Pure Pens' blacks
Well, I couldn’t really ignore Pure Pens’ release of two new inks, after avidly buying all of their collection since they started producing their own inks. Especially after commenting that they were missing a black ink…
The base inks are very similar, and might be the same – so, a shimmer and a non-shimmer pair, much like their excellent 15th Anniversary Alexandrite released under the Diamine brand, of which I only tried the non-shimmer.
If they’re not the same base ink, they’re very close.
They still seem to be strictly maintaining the English/Welsh border in the branding, with Welsh Gold coming with a black-label as with the other Celtics, while Beast of Bodmin comes with the same white-label as with the English collection. This fits my earlier theory that the English collection contains the plain red, blue and now black, while the Celtic collection is reserved for the more interesting colours!
Anyway, it’s a straightforward black, with no significant sheen, slightly tending to the warmer, redder side in comparison to the few blacks and near-blacks I’ve swatched. In comparison, Diamine Jet Black is bluer, Pelikan Onyx is slightly greenish, and Parker Quink Black is tealish. Lamy Black is a purer black, but still has red/pink leanings, and Jinhao Black is similar. I’d say that Beast of Bodmin does sit more with Lamy and Jinhao blacks, but seems a bit stronger and darker… In my opinion, stronger and darker doesn’t necessarily mean it’s a better ink – just that it’s closer to a “true black” if that is what you want.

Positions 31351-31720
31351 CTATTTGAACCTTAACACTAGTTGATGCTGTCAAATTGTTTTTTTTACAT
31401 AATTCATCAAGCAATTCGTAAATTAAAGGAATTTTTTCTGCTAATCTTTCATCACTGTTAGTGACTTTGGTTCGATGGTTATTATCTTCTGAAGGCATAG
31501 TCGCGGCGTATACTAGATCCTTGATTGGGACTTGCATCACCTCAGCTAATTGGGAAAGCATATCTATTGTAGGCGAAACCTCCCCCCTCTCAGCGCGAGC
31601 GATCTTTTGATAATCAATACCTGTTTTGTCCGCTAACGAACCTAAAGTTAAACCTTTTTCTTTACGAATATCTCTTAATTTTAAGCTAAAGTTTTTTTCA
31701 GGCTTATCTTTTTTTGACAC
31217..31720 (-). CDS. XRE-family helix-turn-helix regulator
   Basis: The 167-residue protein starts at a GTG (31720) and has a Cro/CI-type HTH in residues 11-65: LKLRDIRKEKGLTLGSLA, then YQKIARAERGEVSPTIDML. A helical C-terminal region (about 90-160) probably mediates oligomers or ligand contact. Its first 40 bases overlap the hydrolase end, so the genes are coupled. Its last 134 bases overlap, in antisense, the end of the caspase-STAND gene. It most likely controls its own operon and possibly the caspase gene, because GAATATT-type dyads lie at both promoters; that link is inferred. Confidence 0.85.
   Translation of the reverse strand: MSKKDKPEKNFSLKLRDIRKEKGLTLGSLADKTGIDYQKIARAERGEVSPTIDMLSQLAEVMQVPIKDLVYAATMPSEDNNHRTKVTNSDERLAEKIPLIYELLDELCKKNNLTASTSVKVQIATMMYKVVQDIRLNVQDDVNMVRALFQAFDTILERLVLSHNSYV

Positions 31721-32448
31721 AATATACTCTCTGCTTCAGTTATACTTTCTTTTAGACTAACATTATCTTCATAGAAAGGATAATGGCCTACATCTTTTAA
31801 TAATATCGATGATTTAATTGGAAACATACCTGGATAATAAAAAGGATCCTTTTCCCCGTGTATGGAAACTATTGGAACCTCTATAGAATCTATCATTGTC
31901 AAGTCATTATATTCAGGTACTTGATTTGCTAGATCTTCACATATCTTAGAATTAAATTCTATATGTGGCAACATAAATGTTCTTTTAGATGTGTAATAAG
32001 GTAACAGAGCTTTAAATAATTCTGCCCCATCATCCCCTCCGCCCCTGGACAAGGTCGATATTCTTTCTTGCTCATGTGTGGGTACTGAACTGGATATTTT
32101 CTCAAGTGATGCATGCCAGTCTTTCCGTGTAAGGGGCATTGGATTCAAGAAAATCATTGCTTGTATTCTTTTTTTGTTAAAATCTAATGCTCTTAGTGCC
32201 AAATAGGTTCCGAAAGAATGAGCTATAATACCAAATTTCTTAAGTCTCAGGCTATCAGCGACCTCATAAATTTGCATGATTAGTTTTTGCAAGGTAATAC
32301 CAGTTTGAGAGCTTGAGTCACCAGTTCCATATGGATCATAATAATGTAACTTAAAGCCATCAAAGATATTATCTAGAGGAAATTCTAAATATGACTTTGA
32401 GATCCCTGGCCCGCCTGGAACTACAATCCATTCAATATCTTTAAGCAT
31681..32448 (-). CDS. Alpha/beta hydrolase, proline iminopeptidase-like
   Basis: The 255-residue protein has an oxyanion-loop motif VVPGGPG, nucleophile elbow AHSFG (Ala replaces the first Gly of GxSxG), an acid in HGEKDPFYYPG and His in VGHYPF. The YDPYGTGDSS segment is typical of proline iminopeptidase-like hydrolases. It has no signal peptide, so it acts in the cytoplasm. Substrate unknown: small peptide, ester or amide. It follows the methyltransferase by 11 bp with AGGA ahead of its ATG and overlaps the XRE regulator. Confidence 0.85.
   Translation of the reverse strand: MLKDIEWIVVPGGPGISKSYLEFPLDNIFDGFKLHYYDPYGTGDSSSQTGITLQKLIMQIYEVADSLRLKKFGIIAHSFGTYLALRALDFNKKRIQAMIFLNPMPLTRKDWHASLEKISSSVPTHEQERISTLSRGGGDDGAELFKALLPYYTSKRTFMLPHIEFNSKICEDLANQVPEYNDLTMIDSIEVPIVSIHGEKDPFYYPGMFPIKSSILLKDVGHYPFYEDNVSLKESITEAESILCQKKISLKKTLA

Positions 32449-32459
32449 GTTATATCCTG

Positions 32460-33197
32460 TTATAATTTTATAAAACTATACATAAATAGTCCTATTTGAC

So, these new inks are respectable, relatively no-nonsense blacks, at a good price (as ever). Beast of Bodmin is a well-behaved everyday black with no distraction, while Welsh Gold is interesting by virtue of it being a fairly pedestrian base colour but with added shimmer; most shimmers seem to have showy base colours (and often sheen), while Welsh Gold wears a conservative business suit with saucy accessories and socks.
They’re not deep, intense blacks, but not weak either. To be honest, Bodmin is a very middle-of-the-road ink, which is not a bad thing. To me, it means the Pure Pens collection now has all the main colours covered in their collection, and for a retailer, I think that’s a great thing… I’ve said it before, but it bears repeating: the value of the Pure Pens collection is their curation… while Diamine and others will supply a huge range of other colours with no rhyme or reason, the Celtics and the Englishes represent a choice selection that are easy to comprehend and choose, and they do it at a very fair price.
As usual, they arrived from Pure Pens quickly and well-packaged.